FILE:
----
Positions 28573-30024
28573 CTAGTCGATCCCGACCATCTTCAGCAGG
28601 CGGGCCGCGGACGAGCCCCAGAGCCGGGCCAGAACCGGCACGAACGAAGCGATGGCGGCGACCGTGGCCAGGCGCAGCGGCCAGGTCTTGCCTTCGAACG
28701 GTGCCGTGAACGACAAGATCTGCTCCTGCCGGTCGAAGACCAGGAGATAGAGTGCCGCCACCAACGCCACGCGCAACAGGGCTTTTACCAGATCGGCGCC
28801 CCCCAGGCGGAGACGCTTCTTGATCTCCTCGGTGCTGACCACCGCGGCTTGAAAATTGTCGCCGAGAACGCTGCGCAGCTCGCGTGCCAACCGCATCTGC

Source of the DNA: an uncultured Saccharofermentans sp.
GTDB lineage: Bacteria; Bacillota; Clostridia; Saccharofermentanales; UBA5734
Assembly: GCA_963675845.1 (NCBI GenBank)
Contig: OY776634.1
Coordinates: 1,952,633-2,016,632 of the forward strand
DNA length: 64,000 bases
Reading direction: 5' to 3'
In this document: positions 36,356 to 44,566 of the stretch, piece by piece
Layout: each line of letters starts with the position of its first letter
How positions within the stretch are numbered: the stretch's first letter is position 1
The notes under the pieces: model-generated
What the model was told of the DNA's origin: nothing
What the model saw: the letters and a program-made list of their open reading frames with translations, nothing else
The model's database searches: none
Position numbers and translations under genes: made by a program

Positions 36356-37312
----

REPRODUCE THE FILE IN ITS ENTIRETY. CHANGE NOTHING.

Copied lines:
Positions 28573-30024
28573 CTAGTCGATCCCGACCATCTTCAGCAGG
28601 CGGGCCGCGGACGAGCCCCAGAGCCGGGCCAGAACCGGCACGAACGAAGCGATGGCGGCGACCGTGGCCAGGCGCAGCGGCCAGGTCTTGCCTTCGAACG
28701 GTGCCGTGAACGACAAGATCTGCTCCTGCCGGTCGAAGACCAGGAGATAGAGTGCCGCCACCAACGCCACGCGCAACAGGGCTTTTACCAGATCGGCGCC
28801 CCCCAGGCGGAGACGCTTCTTGATCTCCTCGGTGCTGACCACCGCGGCTTGAAAATTGTCGCCGAGAACGCTGCGCAGCTCGCGTGCCAACCGCATCTGC

Source of the DNA: an uncultured Saccharofermentans sp.
GTDB lineage: Bacteria; Bacillota; Clostridia; Saccharofermentanales; UBA5734
Assembly: GCA_963675845.1 (NCBI GenBank)
Contig: OY776634.1
Coordinates: 1,952,633-2,016,632 of the forward strand
DNA length: 64,000 bases
Reading direction: 5' to 3'
In this document: positions 36,356 to 44,566 of the stretch, piece by piece
Layout: each line of letters starts with the position of its first letter
How positions within the stretch are numbered: the stretch's first letter is position 1
The notes under the pieces: model-generated
What the model was told of the DNA's origin: nothing
What the model saw: the letters and a program-made list of their open reading frames with translations, nothing else
The model's database searches: none
Position numbers and translations under genes: made by a program

Positions 36356-37312